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. Last Updated: 07/27/2016

Chechens: City's Other Casualties

When Grozny was bombed during the war in Chechnya, Mukhadin lost his wife and his home.

This week he found himself homeless again - a casualty in another war, one that community leaders say is being waged on peaceful, law-abiding Chechens living in Moscow.

After Monday's explosion on Kashirskoye Shosse - the second fatal explosion in a residential building in four days - police officials announced that the terrorists were Chechens and Moscow Mayor Yury Luzhkov called for a crackdown on unregistered "guests" in the city.

That day, the superintendent of the dormitory where Mukhadin lived called him and told him he had until 6 p.m. to pack his things and get out.

"He's a good person, but the situation forced him to do it," Mukhadin, who asked that his last name not be used, said Thursday.

Now Mukhadin, whose temporary Moscow registration has expired, is hiding out at his relatives' small apartment, where four other adults live.

"I hardly ever leave the apartment," said Mukhadin, 45, a math and physics teacher by profession.

Chechen community leaders say stories like his are common among the some 100,000 Chechens living in the capital and law-abiding citizens are living in fear of the police.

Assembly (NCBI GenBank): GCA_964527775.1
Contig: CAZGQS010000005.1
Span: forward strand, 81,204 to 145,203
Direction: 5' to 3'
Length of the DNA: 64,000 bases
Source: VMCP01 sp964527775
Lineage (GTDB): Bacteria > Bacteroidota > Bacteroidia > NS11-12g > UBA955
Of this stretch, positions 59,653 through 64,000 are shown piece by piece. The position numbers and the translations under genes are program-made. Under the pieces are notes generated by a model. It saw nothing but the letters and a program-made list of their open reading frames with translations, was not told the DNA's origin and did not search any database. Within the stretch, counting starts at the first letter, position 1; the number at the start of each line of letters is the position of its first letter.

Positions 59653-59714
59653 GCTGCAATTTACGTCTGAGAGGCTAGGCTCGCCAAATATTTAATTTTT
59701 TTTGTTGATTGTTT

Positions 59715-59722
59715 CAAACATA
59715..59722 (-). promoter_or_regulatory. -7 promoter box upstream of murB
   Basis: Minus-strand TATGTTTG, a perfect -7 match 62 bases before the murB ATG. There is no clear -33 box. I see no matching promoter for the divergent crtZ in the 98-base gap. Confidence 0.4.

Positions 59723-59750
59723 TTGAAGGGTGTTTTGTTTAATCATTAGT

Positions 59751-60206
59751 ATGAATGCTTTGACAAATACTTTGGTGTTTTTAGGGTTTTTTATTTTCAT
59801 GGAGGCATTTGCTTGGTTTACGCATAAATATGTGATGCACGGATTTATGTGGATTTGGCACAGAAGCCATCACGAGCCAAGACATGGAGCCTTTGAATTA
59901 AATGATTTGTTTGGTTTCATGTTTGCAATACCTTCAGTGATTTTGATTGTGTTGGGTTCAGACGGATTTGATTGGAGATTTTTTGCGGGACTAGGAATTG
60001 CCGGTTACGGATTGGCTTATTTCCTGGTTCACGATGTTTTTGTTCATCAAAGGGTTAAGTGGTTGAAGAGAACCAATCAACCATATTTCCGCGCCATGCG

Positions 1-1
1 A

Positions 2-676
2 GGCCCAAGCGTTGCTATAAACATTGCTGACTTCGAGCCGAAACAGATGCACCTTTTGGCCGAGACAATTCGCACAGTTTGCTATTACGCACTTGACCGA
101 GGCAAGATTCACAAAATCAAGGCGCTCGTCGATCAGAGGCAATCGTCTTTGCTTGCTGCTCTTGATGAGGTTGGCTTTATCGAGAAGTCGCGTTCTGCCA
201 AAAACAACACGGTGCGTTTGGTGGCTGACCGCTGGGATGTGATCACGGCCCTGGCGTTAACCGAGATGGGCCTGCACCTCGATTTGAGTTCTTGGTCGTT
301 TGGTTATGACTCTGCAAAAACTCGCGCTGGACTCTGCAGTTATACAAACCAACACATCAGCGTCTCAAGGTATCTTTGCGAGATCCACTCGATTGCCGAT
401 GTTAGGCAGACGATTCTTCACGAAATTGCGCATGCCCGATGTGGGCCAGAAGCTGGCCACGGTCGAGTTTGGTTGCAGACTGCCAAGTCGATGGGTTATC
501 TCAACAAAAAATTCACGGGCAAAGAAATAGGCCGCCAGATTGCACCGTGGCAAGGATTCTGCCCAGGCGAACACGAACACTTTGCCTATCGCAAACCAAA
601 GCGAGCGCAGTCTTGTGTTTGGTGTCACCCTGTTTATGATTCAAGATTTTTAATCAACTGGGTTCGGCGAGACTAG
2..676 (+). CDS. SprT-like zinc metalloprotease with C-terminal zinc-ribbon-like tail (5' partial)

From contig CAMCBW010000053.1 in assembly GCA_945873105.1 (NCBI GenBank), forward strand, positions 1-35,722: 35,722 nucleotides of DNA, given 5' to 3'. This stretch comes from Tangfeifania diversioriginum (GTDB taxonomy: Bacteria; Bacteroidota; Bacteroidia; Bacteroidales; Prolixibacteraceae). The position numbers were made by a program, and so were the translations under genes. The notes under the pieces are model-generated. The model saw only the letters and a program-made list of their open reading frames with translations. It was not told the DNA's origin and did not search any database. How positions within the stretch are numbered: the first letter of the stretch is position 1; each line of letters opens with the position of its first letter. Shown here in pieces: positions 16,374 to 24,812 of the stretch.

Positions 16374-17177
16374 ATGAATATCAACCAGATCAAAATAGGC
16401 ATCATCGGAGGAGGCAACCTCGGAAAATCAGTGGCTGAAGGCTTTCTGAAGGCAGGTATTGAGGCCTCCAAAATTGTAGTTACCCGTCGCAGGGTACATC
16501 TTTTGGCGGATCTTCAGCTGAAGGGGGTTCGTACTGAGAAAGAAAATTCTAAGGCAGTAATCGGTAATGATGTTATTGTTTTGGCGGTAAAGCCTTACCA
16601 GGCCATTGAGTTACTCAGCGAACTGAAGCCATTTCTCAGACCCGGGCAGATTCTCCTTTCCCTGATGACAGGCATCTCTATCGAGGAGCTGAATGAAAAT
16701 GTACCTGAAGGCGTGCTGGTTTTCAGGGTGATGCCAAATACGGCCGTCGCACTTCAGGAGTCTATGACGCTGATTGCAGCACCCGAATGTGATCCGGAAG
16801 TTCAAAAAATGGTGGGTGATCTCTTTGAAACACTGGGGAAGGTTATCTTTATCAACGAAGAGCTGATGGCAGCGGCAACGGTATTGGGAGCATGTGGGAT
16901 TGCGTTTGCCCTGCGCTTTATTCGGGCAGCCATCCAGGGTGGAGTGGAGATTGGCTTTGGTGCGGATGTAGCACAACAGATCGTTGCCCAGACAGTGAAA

Sixteen prominent Chechens met Thursday with human rights commissioner Oleg Mironov and told him that Moscow's Chechens are being persecuted - by police, politicians and the media.

"The media are going on about the 'Chechen connection,' the 'Chechen terrorists,'" said Zhabrail Gakayev, chairman of the Chechen Cultural Center and head of an umbrella association of Chechen organizations formed to confront the current crisis. "All this is being connected with the name of the Chechen people, who have nothing in common with the terrorists and bandits."

Gakayev said that by consulting police precincts, he and other Chechens established that 520 Chechens were arrested over the past three days.

"And 99 percent of these people are completely innocent," he said, adding that police routinely plant drugs or weapons on people.

Even the Chechen intelligentsia has not escaped harassment.

Gakayev said a doctor, Islam Bashirov, was in jail on trumped-up drug charges, and the Dimayev brothers, two respected musicians, were being chased out of town because they lacked Moscow registration.

At about 2 a.m. Wednesday, police paid a visit to Said Lorsanukayev, an assistant to State Duma Speaker Gennady Seleznyov, Komsomolskaya Pravda reported Thursday.

They searched his apartment without a warrant and, despite the fact that he presented valid documents, ordered Lorsanukayev, his wife and children to the police station, where they questioned them until 4 a.m., the newspaper reported.

Lorsanukayev could not be reached Thursday for comment.

Many law enforcement veterans are watching in incomprehension at the police behavior.

"I gave 33 years of my life to the fight against crime," said Aslambek Aslakhanov, head of the Association of Law Enforcement Workers. "[Today's] tyranny of the law-enforcement organs must be stopped."